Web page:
• #12-2. Operation Principles and Methods of Different Lasers Ⅱ



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    Lasing Parameters of Q-switched Laser


    As you can see in <Figure 13-2>, the quantity of light reflected by the total mirror(high reflection mirror) changes abruptly by Q-switch. In this case, the number of excited-state atoms and amplifier gain during the optical amplification are comparable to those in the absence of a laser mirror but much greater than those with a laser mirror. This explains why a Q-switched laser has a very high peak power.


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    <Figure 13-2> Schematic diagram of an actively Q-switched laser


    As mentioned above, lasing starts when loop gain exceeds 1, with equal gain and loss. Pulsed laser is produced rapidly while the number of atoms in an excited-state and amplifier gain decrease. Laser output reaches the maximum value when the amplifier gain is reduced and loop gain drops to lower than 1. In a Q-switched laser, the loop gain starts to increase with activation of Q-switching, and lasing occurs when it passes the value of 1. When the loop gain drops to minimum, the Q-switch is turned off and lasing stops. <Figure 13-3> shows the gain and loss changes in a Q-switched laser through time.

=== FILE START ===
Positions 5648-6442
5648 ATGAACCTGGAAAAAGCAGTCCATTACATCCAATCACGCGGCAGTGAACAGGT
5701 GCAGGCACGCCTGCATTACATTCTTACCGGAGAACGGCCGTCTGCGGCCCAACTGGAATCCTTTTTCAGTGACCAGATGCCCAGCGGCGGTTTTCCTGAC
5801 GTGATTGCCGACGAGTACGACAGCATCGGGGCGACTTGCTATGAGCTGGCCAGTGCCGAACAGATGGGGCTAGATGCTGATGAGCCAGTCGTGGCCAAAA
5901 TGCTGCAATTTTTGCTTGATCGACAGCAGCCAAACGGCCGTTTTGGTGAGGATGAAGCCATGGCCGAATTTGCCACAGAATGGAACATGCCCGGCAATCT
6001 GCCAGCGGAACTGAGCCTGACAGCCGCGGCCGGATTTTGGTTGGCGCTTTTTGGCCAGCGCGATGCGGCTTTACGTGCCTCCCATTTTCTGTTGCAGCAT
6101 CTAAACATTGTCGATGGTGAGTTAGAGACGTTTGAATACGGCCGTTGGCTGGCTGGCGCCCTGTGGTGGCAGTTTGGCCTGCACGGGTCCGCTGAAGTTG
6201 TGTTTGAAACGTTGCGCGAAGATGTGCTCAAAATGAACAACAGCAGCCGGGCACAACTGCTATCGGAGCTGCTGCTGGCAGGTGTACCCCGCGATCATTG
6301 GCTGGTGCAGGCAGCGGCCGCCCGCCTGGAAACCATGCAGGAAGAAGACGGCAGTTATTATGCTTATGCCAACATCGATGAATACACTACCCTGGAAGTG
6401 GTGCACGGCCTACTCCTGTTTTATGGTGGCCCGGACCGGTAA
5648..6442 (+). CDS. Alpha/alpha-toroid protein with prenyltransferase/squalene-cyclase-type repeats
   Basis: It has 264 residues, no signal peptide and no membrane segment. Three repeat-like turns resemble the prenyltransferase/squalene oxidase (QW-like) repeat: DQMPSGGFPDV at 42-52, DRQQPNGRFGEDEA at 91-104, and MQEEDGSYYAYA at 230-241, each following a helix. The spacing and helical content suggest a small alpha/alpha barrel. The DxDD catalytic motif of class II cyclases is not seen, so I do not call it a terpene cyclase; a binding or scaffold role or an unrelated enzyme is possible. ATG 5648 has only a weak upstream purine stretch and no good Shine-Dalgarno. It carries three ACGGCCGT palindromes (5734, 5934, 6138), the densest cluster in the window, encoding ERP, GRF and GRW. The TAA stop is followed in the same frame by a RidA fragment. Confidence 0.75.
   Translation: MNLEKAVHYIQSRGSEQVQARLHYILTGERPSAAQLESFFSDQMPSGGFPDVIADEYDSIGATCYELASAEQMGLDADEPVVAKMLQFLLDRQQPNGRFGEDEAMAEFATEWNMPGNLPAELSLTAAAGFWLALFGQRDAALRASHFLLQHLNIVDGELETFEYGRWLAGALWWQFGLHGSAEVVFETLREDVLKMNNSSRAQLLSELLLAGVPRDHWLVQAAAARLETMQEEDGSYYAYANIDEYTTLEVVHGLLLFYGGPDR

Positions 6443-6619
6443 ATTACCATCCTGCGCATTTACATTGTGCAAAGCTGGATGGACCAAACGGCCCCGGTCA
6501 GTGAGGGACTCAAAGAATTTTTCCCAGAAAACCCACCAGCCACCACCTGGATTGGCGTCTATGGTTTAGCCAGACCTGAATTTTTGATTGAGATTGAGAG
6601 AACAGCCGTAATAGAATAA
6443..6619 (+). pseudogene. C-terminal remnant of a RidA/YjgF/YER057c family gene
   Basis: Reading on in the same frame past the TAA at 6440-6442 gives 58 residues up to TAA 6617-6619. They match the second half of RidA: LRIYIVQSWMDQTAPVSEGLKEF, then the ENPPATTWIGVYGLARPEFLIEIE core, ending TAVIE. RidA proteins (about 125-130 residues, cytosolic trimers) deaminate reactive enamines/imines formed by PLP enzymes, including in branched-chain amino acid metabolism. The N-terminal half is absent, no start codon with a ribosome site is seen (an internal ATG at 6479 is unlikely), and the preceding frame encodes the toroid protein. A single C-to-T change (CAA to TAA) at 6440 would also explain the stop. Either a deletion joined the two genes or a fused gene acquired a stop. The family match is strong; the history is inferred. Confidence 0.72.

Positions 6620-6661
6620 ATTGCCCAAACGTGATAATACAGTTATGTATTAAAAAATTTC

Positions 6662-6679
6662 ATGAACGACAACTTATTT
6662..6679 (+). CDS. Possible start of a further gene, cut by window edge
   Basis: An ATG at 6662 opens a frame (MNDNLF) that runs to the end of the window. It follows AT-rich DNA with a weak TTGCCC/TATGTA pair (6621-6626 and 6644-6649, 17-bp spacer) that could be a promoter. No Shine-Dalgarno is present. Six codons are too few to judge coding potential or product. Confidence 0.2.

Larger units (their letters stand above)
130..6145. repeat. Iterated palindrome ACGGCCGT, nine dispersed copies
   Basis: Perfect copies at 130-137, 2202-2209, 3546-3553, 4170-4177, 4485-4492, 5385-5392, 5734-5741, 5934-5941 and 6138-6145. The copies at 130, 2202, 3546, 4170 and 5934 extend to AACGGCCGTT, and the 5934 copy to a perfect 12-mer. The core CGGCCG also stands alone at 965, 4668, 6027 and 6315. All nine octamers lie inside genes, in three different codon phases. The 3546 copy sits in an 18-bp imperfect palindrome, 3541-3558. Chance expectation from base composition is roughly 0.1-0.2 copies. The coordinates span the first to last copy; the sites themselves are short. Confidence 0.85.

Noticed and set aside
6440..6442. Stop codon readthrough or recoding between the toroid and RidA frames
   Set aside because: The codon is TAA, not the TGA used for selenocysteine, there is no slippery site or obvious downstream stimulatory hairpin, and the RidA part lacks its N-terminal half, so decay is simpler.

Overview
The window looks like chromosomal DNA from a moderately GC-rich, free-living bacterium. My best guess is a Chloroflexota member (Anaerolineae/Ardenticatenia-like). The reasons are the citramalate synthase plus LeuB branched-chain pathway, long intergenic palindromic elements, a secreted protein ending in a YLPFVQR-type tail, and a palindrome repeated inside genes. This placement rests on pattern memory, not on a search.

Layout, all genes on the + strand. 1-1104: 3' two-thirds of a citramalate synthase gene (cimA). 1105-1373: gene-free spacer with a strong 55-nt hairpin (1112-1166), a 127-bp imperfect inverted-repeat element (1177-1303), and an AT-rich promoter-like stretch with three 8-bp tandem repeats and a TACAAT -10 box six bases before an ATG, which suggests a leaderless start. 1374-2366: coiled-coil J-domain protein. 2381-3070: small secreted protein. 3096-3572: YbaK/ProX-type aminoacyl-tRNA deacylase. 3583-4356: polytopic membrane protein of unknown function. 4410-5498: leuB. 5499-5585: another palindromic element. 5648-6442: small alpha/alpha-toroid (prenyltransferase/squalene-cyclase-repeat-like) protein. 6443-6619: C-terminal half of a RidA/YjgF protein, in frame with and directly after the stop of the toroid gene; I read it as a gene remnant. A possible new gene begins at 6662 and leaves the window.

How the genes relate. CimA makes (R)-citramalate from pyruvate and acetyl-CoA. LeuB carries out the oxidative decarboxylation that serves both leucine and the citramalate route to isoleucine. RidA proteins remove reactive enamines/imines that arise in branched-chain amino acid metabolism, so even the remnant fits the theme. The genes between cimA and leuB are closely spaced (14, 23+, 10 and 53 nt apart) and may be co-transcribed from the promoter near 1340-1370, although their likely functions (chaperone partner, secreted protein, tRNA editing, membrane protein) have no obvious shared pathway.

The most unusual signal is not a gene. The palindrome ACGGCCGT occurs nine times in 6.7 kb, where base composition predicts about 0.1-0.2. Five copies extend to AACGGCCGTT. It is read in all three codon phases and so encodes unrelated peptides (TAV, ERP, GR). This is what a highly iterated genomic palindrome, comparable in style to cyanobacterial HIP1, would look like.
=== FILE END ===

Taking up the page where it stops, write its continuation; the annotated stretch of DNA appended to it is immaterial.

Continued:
<Figure 13-3> Schematic Diagram of the Gain and Loss Changes through Time in Actively Q-switched Laser


    The energy output of a Q-switched laser is generally much lower than that of a free-running/long pulsed laser. One reason is that there residual energy always exists in the active medium(e.g., Nd:YAG rod) after Q-switching is over, and another reason is that spontaneous emission starts with optical amplification and a lot of energy is lost in the form of spontaneous emission before Q-switching is activated.

    One aspect to carefully consider before operating a Q-switched laser is the delay time between optical amplification and Q-switch activation. The delay time is determined by the upper level lifetime of the active medium; the energy stored in the active medium and amplifier gain start increase with the start of optical amplification and continues to rise until the delay time passes. Therefore, an active medium with a longer upper level lifetime can store much more energy. All solid state lasers, which have upper level lifetime ranging between 0.2 and 0.4ms, can use Q-switch effectively. Molecular gas lasers, including CO2 laser, also use Q-switch, however, argon/krypton ion lasers have very short upper level lifetimes, and cannot store a lot of energy in the active medium. Therefore they cannot carry out Q-switching as effectively.

    In the next article, we will take a look at nonlinear crystal and wave plate used in Q-switched lasers as well as long pulsed lasers and free running lasers.


    -To be continued-


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